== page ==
The landscape in Nebraska
Nebraska voters rejected two Election Deniers in the 2022 Republican primary. One of them, Charles Herbster, had promoted outlandish conspiracy theories about election fraud and was at the rally that preceded the Jan. 6 attack on the Capitol. Herbster lost the primary to Jim Pillen, who was ultimately elected Governor.
Nebraska is also among the states that have restricted donations to support funding for election offices. Many of these bans trace their origins to a conspiracy theory about Facebook founder Mark Zuckerberg. It was one of the many conspiracy theories pushed by Herbster.
Secretary of State Bob Evnen, a Republican, has pushed back, point by point, against lies about Nebraska elections. He also said he saw “no justification” for a full audit or hand recount of the state’s 2020 election results, as some skeptics have called for. One such skeptic brought a failed lawsuit against all 93 county election administrators and an election software company, leveling vague accusations of fraud.
One of Nebraska’s Representatives was among the 147 members of Congress who voted to overturn 2020 election results.
0 Election Deniers hold statewide Office right now.
Elections are run by the states. In Nebraska, the Governor, Attorney General, and Secretary of State are the state officials responsible for overseeing elections. It’s up to them to make sure the will of the people is always respected.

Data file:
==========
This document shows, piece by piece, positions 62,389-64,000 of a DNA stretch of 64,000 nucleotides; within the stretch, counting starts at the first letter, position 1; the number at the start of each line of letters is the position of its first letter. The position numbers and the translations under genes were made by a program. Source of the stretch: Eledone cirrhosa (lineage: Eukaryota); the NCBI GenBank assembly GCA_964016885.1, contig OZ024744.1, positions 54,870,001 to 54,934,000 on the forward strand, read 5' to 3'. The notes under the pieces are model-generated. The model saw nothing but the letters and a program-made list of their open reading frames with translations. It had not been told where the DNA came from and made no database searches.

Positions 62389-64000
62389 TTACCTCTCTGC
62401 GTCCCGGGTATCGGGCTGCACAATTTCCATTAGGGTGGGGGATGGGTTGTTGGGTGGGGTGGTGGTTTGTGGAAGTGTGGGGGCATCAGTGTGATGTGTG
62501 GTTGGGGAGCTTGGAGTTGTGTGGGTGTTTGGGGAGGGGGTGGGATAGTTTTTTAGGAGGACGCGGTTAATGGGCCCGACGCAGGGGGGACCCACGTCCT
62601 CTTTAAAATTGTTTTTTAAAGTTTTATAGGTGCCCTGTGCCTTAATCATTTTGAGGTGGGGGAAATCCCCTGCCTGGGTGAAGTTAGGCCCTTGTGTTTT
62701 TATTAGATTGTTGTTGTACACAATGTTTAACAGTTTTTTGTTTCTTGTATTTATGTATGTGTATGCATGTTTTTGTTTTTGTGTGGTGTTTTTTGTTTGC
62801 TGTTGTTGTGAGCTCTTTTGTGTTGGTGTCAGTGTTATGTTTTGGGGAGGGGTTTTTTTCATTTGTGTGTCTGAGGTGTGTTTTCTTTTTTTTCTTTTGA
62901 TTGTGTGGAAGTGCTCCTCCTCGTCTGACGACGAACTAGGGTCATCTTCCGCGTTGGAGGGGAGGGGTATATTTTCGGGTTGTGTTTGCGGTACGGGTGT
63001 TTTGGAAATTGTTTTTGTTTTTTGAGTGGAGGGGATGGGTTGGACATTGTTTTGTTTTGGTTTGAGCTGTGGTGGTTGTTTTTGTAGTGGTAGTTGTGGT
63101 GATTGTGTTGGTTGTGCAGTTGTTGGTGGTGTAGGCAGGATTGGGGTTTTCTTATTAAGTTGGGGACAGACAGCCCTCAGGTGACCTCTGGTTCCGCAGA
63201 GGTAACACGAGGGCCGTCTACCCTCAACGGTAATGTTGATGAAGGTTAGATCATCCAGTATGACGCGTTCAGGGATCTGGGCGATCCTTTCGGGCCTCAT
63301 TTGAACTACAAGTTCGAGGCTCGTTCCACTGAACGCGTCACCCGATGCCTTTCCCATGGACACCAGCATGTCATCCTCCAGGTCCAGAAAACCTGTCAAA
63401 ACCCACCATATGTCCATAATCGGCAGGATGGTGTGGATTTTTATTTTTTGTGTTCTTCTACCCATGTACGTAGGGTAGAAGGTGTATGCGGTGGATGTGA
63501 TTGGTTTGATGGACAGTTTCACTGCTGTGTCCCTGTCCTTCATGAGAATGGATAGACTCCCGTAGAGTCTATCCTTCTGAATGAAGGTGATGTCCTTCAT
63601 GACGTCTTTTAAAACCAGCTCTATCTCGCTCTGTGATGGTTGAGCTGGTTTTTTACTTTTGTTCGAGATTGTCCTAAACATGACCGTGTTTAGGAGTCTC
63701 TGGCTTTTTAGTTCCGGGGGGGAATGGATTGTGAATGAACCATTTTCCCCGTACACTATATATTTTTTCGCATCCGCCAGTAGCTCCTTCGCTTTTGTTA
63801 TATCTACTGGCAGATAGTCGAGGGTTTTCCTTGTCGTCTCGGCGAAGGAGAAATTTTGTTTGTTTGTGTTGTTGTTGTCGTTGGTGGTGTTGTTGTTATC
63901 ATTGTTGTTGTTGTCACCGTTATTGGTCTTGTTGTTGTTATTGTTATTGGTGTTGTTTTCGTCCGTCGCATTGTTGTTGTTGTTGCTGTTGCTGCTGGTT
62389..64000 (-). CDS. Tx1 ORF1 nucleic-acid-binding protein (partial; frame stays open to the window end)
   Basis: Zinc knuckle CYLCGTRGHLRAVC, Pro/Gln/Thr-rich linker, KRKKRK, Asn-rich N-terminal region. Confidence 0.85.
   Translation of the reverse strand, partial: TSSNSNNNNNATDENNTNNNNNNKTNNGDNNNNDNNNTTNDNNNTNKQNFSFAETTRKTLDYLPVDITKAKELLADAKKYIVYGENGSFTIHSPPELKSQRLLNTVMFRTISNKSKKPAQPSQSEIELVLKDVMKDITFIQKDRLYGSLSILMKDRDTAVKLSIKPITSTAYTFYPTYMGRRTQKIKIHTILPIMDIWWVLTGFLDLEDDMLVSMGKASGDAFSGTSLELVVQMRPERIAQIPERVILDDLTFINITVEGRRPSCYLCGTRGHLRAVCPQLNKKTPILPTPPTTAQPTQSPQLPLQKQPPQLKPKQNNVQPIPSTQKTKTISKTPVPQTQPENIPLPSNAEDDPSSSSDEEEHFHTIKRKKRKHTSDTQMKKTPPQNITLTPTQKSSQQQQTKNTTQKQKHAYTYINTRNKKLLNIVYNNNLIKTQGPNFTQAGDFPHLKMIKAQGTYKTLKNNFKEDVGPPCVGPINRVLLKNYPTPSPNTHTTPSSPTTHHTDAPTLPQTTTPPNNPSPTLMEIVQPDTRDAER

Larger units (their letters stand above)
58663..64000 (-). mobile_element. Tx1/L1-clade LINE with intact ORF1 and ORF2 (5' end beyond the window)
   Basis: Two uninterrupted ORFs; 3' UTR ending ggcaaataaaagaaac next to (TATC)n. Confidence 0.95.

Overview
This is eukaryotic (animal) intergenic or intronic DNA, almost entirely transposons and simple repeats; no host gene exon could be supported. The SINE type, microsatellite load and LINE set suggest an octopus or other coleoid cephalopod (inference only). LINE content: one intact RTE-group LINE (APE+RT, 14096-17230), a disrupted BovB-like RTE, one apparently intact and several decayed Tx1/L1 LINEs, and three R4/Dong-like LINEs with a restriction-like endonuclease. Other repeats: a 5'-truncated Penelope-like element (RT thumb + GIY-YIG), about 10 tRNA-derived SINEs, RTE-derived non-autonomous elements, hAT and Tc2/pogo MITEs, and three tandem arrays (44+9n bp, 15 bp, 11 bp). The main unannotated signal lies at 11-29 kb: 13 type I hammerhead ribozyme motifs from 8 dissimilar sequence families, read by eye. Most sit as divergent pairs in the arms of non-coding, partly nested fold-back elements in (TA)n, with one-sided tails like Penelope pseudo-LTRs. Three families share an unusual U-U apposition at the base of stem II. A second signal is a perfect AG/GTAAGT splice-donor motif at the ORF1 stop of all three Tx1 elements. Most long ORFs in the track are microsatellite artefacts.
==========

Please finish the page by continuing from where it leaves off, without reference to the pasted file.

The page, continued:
Read more about The Roles of Our Elected Officials in Elections
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How Nebraska compares
Every state runs its own elections, with its own laws and processes. Check out how Nebraska compares with other states in its region when it comes to Election Deniers holding state election administration jobs.
Election Denial in Plains States
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Sitting official is an Election Denier
Voter turnout over time
Voters are always the backstop against election denial, whether Election Deniers are already in office or vying for power. It’s important to turn out for every election in your state—and to vote in every race on your ballot. Downballot races, like contests for Attorney General and Secretary of State, have historically drawn fewer voters, even though the positions are critical to keeping elections free, fair, and secure. Here’s a look at voter participation in Nebraska elections over time. Notice that in years with several important positions up for election, some voters choose not to vote in every race.
Data on the number of votes cast in each race are from state elections depositories, supplemented with data from the U.S. Election Assistance Commission (EAC), House Election Statistics, and The Book of States. Rates are calculated using the Census’s Citizen Voting Age Population (CVAP) estimates. Rates will be updated when the Census releases new CVAP data for 2022.
Beyond the ballot box
Each year, state legislators introduce thousands of bills related to elections. And in the past few years, we’ve identified a concerning trend. Across the country, state legislatures are considering bills that would make it easier for partisan actors to manipulate an election, and maybe even overturn the will of the people. We’re tracking these bills along with our partners in an ongoing series of reports called “A Democracy Crisis in the Making.” In 2023 alone, through early May, we tracked 185 bills introduced in 38 state legislatures that would politicize, criminalize, or interfere with elections.
The anti-democracy playbook is simple: change the rules and change the referees, in order to change the results. These bills go hand-in-hand with the Election Denier movement: They’re about taking power away from voters and making it harder for trusted election officials to do their jobs.